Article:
Andy in his studio. (www.recordproduction.com)
The Gang of Four played Friars
twice in 1978/1979 and enthused with their style and lyrics. Banned by
the BBC twice, they are still relevant today.
We spoke to Andy Gill in August
Friars Aylesbury Website: Andy,
welcome to the Friars Aylesbury website! Actually I know you met David
Stopps again relatively recently didn't you?
Yes, at a recording of Later
with Jools Holland. We got chatting and it brought back good memories of
playing at Friars.
Your first appearance at Friars
was in 1978 supporting Penetration around the Damaged Goods period. I
don't think I can ask you to remember the specific gig, but the band was
on the rise, so this must have been an interesting time for you?
Actually, I do vaguely remember
it (the gig) and playing with Penetration on a few occasions and I do
remember Friars. Friars was a good gig in that it wasn't your standard
little club and it wasn't a sit down theatre, it was somewhere between
the two. It was a nice space and kind of wide which is always good
rather than being long and deep like a cinema. We felt that was good
from our point of view as you could reach the audience. Whereas, playing
a place that's long and deep, it's hard to reach those at the back in a
way. It's easier with the Friars set up as you can reach everyone. It
had a great ambience and we loved playing there.
Many artists have said that
there was something special about playing Friars. It wasn't too far from
London, journalists could easily get out here and take notice of what
was going on. You headlined at Friars in November 1979, A gig I remember
very well. Entertainment was out by then, so this must have been a good
et of gigs round this time with the band getting noticed. At this time
of course, it wasn't easy for 'alternative' bands to break the charts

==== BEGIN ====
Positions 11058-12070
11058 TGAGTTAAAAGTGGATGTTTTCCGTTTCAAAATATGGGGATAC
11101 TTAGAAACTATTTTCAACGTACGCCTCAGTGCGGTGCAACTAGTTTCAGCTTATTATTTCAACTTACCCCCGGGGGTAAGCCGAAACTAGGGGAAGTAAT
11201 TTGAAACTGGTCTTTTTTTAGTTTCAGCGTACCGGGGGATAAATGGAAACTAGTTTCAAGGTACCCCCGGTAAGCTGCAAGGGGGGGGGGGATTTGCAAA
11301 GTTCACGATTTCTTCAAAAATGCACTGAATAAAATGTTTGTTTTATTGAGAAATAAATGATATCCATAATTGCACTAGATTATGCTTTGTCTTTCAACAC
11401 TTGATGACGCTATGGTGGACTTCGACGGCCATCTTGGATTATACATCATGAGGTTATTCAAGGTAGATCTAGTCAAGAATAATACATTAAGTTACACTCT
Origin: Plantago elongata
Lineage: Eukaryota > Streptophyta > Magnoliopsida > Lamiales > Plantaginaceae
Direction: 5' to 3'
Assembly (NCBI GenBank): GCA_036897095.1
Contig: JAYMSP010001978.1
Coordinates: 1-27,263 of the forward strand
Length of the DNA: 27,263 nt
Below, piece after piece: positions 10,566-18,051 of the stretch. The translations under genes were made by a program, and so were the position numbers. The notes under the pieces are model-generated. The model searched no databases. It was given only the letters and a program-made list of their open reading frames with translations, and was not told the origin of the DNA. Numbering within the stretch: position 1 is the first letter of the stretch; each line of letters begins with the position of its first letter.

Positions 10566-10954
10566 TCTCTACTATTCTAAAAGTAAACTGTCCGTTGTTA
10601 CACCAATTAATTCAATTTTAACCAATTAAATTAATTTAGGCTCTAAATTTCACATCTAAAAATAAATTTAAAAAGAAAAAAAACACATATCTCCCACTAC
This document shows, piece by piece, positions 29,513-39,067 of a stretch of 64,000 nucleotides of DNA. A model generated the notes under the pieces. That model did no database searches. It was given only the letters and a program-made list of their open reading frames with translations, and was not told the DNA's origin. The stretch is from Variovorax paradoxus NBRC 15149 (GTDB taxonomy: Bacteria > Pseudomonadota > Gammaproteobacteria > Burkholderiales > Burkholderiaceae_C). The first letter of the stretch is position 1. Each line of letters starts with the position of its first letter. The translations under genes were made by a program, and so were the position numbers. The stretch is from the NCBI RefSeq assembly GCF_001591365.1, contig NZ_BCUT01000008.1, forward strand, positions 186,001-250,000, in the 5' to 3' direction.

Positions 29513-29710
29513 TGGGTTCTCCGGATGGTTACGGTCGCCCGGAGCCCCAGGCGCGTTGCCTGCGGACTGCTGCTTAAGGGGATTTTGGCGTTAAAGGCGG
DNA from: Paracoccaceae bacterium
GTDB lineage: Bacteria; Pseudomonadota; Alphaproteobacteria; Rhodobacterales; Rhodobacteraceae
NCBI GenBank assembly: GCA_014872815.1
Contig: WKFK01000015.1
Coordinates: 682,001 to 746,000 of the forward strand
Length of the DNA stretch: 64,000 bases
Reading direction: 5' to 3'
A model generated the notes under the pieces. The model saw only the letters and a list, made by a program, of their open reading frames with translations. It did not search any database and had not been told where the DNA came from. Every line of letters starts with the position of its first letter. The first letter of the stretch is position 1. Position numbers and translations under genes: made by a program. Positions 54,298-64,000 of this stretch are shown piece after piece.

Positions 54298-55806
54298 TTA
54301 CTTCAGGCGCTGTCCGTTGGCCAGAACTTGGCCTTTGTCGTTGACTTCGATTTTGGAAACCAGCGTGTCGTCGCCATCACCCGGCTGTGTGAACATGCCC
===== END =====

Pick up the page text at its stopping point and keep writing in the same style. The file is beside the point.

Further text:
and get noticed. So the reaction must have been great....
Well, it was certainly a
different world to what we have now. It was like a musical apartheid. It
was difficult to get your music played because there were so few outlets
(then). So you had John Peel.....
....and not much else! To get
noticed, aside from Peel there was little on TV aside from the Whistle
Test and a couple of other things like So It Goes and Revolver. But then
in saying that, there was the famous incident with Top of the Pops
wasn't there (where Gang of Four were asked to change the "rubbers"
reference in At Home He's a Tourist and refused)?
Do you ever look back on this
and think what might have happened or do you still stand by what you did
at that time?
I think at the time....we
thought yes if you do TOTP, we know certain things could follow on from
that and we know it now, but I think....you feel you have to draw a line
and be true to yourself. It was like that really. The thing about the
Gang of Four was that we weren't any old band in it for having a laugh,
that was never quite Gang of Four. Of course if you could have a laugh
and make some bucks and be artistically valid, then great and I am sure
wouldn't have done it for five minutes if we weren't having a laugh or a
lot of fun. The lyrics we talked about and the artwork and everything we
did, we did instruct a kind a methodology that we would have torn up if
[we had let] the producers TOTP talk us into singing any old nonsense.
The bizarre thing is that the
lyric the BBC got themselves into a lather about...nobody would have
batted an eyelid five years later would they?
That's right. Gang of Four are
nothing if not prescient. We were talking about contraception. Now that
was responsible! We got our wrists slapped and told to go home!
One of the things about the Gang
of Four...I've never really understood musical "tags"..the Gang of Four
have been described as 'radical', 'minimalist', 'post-punk' etc. I can
understand the minimalist thing to a degree - what did you see your
influences as? For example, I can hear influences of the likes of
Television in some stuff.
All those terms in varying
degrees are applicable but it does get silly when people try to call you
one thing...I suppose the post-punk thing is the one that sticks the
most. We have some relationship with punk. But then people call Joy
Division post-punk. When we were writing songs, we were not interested
in being another three chord Clash style punk band. The most obvious
thing that differentiates us from other bands at the time....I hated it
when bands filled every space, we stripped it down a lot. We had a
rhythmic funk that other bands didn't. Jon (King) and I were into disco
and if you said that at the time, people would say "that's horrible".
You mention the disco
influences.....and you are considered quite influential in the post punk
movement, whatever that is supposed to mean. How do you see that? Today
for example, bands such as Rage Against The Machine and the Red Hot
Chili Peppers cite Gang of Four as amongst their influences. Must be a
great compliment in many ways?